Remote workers are using less vacation time than non-remote workers

Tom BowenEconomist

We continue to learn about the ways in which remote workers and non-remote workers and work differ. One key question over the summer – the prime time for time off – is do remote workers differ in their vacation habits? Anecdotally, some companies worry that remote workers are more disconnected and less engaged than non-remote workers. One might expect them to be more free in taking time off than their non-remote counterparts. 

We dug into the data from Gusto’s 300,000 businesses and found the opposite; remote workers are more checked into work than non-remote workers. In fact, remote workers are less likely to take vacation time than non-remote workers. And when they do go on vacation, they tend to take less time overall. 

Over the last year, among all workers on Gusto with an active paid time off policy, and across all industries, remote workers took 5.5% less vacation time than non-remote workers. On average, remote workers took 86 hours of vacation time compared to 91 hours for non-remote workers. 

When we account for the differences in industries and company sizes, we find that the effect is driven primarily by two factors. Specifically, remote workers are 22% less likely to take any vacation time at all over the course of the last year. And when remote workers do take vacation time, they tend to take slightly less time off than their non-remote counterparts. On average, remote workers take 2.2 hours less each month when they take vacation time compared to non-remote workers.

Remote workers took 5.5% less vacation time on average last year

Remote workers may take less time because they need it less, or because they are afraid to

Remote workers may be less likely to face burnout and therefore, need less vacation time to stay productive and motivated. Remote workers typically have more flexible schedules, and it’s this additional flexibility that may decrease the need for formal vacation time. For example, remote workers may be more likely to take a workcation, where they travel for fun while working. So instead of working from their home office or couch, their backdrop it’s a beach or the mountains. At the same time, remote workers may prefer the comforts of home, and are able to rest and recharge there without taking vacation from work.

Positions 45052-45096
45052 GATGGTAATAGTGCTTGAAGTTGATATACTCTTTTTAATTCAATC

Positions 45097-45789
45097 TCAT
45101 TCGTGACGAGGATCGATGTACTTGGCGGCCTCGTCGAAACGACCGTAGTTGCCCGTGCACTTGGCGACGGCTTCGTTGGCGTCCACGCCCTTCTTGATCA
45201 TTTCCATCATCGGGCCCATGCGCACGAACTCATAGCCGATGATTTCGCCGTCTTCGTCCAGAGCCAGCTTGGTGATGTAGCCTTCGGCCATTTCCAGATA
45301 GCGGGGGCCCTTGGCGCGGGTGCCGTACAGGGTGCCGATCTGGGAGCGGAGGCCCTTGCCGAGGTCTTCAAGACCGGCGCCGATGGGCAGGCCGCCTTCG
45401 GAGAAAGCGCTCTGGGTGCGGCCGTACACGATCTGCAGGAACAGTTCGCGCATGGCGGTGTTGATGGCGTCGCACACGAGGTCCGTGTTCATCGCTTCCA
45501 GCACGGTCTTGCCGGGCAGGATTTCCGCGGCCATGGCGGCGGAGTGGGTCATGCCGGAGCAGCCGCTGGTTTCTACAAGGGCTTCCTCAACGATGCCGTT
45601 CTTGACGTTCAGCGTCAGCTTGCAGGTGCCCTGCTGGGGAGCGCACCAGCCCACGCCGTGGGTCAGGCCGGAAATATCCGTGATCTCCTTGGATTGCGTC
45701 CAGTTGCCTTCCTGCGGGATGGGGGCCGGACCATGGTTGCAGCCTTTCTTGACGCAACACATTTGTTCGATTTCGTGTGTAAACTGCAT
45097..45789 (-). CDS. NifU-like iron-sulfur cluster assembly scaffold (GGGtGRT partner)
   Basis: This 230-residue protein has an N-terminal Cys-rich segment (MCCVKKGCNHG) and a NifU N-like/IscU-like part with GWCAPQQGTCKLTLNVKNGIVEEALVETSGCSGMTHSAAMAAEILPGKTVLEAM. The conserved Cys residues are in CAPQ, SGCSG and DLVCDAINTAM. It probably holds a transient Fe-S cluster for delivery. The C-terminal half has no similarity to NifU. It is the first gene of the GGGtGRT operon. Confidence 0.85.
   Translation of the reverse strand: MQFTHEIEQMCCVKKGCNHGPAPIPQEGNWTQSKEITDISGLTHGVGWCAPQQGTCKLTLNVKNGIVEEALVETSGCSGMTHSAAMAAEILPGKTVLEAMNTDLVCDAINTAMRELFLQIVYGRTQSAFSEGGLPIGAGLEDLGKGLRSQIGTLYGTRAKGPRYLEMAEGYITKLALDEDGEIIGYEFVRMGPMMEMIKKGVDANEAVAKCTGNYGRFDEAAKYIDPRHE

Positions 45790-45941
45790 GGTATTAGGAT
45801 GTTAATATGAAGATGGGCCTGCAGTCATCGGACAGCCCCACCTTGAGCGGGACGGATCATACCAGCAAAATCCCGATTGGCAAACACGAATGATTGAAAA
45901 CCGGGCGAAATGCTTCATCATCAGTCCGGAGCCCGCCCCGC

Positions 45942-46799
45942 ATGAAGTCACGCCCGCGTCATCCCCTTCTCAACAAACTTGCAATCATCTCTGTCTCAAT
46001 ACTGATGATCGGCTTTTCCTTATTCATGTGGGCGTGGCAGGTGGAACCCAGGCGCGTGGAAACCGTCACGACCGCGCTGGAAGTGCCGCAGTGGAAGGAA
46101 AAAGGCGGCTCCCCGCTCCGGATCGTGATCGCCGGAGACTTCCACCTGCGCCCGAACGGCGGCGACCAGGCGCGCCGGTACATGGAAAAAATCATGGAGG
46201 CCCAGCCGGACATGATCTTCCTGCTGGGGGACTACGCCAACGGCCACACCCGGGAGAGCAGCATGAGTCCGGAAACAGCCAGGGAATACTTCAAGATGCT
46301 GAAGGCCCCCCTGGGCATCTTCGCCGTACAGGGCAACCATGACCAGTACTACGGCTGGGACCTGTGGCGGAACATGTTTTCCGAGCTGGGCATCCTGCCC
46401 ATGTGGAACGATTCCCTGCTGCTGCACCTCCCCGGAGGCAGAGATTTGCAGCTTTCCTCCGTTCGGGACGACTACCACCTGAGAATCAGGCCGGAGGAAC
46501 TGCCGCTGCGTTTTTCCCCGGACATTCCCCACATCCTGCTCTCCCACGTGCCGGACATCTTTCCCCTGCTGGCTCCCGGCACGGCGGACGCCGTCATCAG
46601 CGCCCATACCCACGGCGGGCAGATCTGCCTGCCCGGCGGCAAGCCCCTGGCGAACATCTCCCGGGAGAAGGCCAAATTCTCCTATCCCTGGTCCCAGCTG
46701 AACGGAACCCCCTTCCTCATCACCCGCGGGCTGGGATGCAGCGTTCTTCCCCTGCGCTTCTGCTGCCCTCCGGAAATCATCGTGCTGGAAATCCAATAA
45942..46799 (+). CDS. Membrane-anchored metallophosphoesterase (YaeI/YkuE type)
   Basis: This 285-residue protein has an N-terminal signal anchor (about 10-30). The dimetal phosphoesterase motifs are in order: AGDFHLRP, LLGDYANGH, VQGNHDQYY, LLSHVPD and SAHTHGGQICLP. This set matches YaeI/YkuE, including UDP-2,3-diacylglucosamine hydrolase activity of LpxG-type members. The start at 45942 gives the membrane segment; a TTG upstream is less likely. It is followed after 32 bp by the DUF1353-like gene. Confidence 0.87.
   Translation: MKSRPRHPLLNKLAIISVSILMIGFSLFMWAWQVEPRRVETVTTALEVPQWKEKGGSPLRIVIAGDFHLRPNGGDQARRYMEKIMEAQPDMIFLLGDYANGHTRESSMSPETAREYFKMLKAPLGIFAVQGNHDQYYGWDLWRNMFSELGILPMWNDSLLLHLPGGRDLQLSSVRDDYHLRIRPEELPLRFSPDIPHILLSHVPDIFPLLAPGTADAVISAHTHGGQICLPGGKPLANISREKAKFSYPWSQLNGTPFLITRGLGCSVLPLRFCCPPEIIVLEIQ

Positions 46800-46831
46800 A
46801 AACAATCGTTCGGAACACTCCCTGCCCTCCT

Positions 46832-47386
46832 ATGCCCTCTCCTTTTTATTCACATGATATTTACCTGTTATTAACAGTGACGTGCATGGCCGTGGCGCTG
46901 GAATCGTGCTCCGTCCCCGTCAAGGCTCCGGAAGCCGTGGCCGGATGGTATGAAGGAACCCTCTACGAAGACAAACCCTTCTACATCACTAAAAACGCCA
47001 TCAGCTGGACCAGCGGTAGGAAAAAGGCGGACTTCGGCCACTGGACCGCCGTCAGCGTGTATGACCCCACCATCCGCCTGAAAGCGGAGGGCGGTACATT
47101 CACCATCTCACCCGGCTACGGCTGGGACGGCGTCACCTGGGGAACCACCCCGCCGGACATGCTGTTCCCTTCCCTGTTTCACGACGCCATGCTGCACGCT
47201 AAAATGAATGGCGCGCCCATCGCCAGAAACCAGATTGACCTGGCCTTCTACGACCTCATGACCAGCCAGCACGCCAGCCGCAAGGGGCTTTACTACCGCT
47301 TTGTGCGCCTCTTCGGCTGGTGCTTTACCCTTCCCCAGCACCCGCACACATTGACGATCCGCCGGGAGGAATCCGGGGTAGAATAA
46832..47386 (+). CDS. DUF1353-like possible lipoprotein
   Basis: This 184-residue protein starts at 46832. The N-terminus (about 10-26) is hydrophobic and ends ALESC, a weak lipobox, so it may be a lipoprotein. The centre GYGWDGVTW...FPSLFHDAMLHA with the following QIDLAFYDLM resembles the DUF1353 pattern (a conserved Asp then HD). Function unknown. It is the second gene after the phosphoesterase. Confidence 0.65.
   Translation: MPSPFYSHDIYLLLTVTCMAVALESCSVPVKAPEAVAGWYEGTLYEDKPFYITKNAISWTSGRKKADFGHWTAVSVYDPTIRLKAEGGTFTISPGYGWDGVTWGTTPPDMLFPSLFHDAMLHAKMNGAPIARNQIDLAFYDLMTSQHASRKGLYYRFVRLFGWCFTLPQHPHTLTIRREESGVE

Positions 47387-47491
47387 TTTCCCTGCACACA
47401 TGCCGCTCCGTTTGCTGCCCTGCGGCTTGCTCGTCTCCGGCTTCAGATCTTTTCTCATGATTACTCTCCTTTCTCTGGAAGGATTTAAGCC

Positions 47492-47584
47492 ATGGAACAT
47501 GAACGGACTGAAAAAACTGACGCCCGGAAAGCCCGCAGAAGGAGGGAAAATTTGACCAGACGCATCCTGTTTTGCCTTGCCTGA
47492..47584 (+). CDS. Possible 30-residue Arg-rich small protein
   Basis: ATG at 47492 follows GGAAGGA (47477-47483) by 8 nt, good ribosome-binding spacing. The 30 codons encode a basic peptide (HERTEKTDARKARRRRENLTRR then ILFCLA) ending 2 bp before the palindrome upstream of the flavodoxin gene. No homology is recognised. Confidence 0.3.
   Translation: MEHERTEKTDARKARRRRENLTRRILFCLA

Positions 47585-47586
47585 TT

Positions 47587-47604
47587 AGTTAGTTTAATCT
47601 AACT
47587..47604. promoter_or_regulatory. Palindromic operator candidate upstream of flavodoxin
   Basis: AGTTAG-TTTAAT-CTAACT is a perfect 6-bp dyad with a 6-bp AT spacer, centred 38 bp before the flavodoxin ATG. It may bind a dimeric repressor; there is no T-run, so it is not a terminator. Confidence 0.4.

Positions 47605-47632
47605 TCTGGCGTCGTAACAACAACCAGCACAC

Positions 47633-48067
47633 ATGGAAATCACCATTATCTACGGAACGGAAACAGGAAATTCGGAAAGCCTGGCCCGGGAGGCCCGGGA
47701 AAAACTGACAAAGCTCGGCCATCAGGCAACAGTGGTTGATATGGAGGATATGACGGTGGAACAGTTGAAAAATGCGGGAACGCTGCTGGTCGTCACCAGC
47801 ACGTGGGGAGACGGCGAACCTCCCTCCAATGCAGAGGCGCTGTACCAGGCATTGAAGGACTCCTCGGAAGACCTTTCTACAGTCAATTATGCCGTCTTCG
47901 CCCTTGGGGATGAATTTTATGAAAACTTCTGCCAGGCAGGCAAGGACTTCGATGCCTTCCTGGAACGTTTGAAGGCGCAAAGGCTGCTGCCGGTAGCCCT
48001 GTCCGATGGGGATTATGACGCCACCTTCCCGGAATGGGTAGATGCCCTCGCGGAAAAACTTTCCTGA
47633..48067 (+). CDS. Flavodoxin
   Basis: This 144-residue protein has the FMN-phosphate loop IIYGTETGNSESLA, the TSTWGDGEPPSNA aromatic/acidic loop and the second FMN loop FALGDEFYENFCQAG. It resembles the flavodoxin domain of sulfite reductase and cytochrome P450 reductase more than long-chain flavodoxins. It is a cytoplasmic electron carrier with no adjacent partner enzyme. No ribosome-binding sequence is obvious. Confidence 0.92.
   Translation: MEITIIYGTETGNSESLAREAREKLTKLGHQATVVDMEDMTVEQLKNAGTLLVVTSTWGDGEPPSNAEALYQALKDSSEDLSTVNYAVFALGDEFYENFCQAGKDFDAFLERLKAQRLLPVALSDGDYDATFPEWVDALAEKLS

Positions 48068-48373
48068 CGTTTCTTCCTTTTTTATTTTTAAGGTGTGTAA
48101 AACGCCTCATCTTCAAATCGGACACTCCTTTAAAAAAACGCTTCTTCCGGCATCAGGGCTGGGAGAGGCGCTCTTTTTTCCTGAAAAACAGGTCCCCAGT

There’s another side to this as well. Remote workers may feel less entitled to taking vacation time compared to in-person workers because they don’t have to be physically present in an office.

Employers can benefit, but be careful

One of the major benefits of remote work is that the flexibility employees receive helps them to better integrate their work and life needs, which helps reduce burnout and increase commitment. Based on this analysis, this benefit accrues not only to employees, but also to employers when remote workers take less vacation time than non-remote workers. If they are doing so because they feel more refreshed and better able to balance work and non-work priorities, this is a benefit on both the worker and employer side. 

But employers should watch out that their remote employees aren’t simply refusing to take vacation because they don’t feel entitled to, or they are worried about the perception that they aren’t as committed or hard-working. Employers should check-in with their remote employees to ensure that they feel empowered to take the vacation time they truly need to recharge, or risk long-term burnout. 


To determine how being a remote worker affects the use of vacation time, we analyzed the vacation hours reported on employee paychecks over the past year and controlled for the worker’s industry, company size, workers’ annual salary, and whether or not the worker is a salaried or hourly employee. 

Tom Bowen is an Economist at Gusto, researching work and business trends in the modern economy. He received his Master’s of Economics from UC Santa Cruz. Tom currently lives in San Francisco, CA.
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